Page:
“Don’t expect anything from anybody, work hard, put your head down, be good at what you do and good stuff will happen…”
Deborah Meaden, Businesswoman
It’s that moment of high drama and pant-wetting tension. Five infamous and be-suited business moguls scowling at you as you simper, stumble and struggle to communicate a complex presentation, imploring them for their understanding and agreement (as well as their cash…). It’s excruciating. Can you make them believe in you? Does your business case make sense? Or will the grumpy one look at you disgustedly and bark something dismissive like “You’ve got no idea what you’re talking about, it’s an awful business plan, the finances don’t add up – I hate it – and for that reason: I’m out…”, as you redden, mumble your thanks and make an awkward bee line for the door… Is this some kind of nightmare? A bad reality show? The moment when your business brainchild and legacy for your kids is cruelly exposed to be nothing but a castle built on sand?
Well, for participants of the One Planet MBA this was, in fact, a reality. As part of one of their modules (the Entrepreneurial and Intrapreneurial Process: Starting Successful New Ventures), Tuesday saw each participant facing a panel of successful business professionals to pitch their own, personal business idea.
The business proposals varied widely and included a kind of Thai Marigold Hotel care home for the rich/medically-unsure, plans for a local business/community hub to cater for all types of business needs; a Ghanaian CRM programme; a house-mate finding tool; an initiative to link independent cafés selling decent coffee and virtual wedding planner for techno-savvy Ugandan brides with a penchant for high quality. Each presentation was then critically reviewed by the Dragons, and marks given for various areas: communication; robustness of proposal, marketing and economics; awareness of risk and credibility under criticism. Marks given to each participant will then contribute to the final MBA grade.
William Casely, module lead, explained the exercise: “The idea of the Dragons Den is that you get to ‘learn by doing’ but also that you learn by seeing others. By the end of the day the participants will have seen eleven other pitches and they will have gained an excellent idea of what works and what does not when it comes to pitching. The Dragons will also give them a lot to think about when it comes to venture development. Ideally, they will then reflect on what they have seen and how it might affect their future ventures. They should then remember ‘entrepreneurial learning’ as being experiential, observational, socially interactive, and reflective – that’s the aim of the exercise.”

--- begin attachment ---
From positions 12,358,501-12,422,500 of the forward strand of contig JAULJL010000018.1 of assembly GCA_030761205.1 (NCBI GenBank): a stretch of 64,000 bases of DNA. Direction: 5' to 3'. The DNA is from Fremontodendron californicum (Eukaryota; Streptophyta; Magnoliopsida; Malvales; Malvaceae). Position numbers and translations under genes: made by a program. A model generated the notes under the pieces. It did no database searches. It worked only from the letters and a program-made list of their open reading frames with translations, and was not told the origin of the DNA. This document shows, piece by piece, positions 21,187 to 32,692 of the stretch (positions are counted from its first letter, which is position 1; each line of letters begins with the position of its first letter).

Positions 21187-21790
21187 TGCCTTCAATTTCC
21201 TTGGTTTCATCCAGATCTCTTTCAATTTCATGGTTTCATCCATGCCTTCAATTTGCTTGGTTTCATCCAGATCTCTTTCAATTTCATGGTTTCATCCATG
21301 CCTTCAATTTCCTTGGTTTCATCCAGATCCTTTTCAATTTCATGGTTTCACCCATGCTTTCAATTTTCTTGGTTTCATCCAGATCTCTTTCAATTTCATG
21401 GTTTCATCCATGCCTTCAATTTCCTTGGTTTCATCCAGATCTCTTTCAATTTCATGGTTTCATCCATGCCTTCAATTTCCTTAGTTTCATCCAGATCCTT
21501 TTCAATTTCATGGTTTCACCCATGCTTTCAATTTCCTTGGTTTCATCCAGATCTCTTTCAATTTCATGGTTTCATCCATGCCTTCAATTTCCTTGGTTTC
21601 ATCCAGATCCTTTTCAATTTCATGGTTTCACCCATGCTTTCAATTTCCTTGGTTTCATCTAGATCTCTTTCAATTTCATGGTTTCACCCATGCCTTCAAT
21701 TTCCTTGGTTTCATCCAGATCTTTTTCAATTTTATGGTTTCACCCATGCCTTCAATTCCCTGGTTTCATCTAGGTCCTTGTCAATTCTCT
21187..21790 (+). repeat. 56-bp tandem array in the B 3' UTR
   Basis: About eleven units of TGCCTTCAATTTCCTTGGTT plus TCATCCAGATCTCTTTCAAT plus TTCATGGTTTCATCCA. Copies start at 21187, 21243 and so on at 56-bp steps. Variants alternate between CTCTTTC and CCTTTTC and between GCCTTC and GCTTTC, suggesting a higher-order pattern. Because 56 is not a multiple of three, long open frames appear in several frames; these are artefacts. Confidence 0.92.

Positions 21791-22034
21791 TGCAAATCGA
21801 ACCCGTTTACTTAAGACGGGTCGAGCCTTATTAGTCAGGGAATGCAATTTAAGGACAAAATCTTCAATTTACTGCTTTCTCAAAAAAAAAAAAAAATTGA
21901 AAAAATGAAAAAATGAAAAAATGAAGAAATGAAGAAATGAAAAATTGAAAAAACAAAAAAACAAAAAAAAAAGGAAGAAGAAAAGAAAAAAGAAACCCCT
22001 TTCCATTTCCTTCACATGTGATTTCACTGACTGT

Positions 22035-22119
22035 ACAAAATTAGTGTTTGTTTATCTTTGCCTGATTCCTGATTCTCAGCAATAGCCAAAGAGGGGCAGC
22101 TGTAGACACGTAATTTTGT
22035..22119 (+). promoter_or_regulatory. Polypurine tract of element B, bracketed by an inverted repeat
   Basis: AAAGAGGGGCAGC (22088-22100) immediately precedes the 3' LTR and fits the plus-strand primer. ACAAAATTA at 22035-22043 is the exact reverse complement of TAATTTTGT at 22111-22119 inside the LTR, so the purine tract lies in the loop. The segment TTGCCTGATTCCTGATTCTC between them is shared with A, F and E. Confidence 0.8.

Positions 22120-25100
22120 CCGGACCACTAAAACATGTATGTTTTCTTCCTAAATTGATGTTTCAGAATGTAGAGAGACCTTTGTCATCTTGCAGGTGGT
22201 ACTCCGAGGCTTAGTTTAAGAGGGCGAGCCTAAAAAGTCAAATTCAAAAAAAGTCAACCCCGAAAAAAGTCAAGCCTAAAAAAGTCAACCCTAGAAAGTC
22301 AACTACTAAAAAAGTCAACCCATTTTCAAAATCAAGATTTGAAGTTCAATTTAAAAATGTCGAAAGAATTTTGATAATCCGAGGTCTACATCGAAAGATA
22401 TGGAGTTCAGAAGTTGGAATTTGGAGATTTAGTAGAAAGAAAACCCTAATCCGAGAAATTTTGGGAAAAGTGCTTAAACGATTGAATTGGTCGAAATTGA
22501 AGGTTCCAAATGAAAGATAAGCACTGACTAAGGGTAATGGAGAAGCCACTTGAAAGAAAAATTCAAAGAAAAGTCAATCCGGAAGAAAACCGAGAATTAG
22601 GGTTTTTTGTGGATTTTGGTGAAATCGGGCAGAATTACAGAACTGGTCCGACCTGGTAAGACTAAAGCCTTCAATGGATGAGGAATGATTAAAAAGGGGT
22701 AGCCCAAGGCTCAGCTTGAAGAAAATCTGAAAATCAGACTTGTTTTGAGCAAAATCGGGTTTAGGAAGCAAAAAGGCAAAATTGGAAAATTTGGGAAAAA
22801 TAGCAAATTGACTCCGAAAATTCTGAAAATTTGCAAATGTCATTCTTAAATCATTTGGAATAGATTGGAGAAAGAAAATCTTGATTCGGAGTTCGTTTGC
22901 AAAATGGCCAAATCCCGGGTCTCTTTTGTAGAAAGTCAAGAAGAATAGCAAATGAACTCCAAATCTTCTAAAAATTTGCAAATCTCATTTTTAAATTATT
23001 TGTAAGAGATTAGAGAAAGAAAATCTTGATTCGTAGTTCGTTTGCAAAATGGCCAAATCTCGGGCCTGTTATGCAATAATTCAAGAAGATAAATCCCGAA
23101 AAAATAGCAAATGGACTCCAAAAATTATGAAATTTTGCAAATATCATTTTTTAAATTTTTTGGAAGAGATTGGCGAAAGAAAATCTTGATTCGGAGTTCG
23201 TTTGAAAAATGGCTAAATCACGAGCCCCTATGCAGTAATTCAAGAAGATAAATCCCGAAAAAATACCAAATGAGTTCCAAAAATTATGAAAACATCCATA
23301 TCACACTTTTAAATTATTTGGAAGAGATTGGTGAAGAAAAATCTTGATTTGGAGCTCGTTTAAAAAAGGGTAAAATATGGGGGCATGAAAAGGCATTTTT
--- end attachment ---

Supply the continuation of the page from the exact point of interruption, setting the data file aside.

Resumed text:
Fortunately, the ‘Dragons’ on the panel were a little more forgiving and maybe had less of an eye on self-promotion than those of the famous television series. The MBA Dragons consisted of:
- Nick Sprague, founder of Cobell Ltd – suppliers of processed fruit and vegetables to the food and drink industry
- Julie Hawker, CEO of Cosmic IT – a digital agency and social enterprise
- Jasper Westaway, founder of Borders – a digital news provider
- Jerry Rihll, Director of Bricks Finance – a financial technology firm
- William Casely, MBA lecturer and previously general manager of Harvey Nichols, Debenhams and Bentalls.
“It felt like the X-Factor going in to it…” said one participant, “…and a huge high after the pitch. It’s been a great opportunity to have our ideas and pitch technique judged by five seasoned professionals and to gain some key learnings: be brief, keep it simple, have one killer insight and sell the sizzle!”
“Everyone should pull their finger out and start a business and believe in themselves. There is nothing else to it. Anyone can make a £100m. But most people don’t go out and try. They just stand in the pub and complain.”
Duncan Bannatyne, Businessman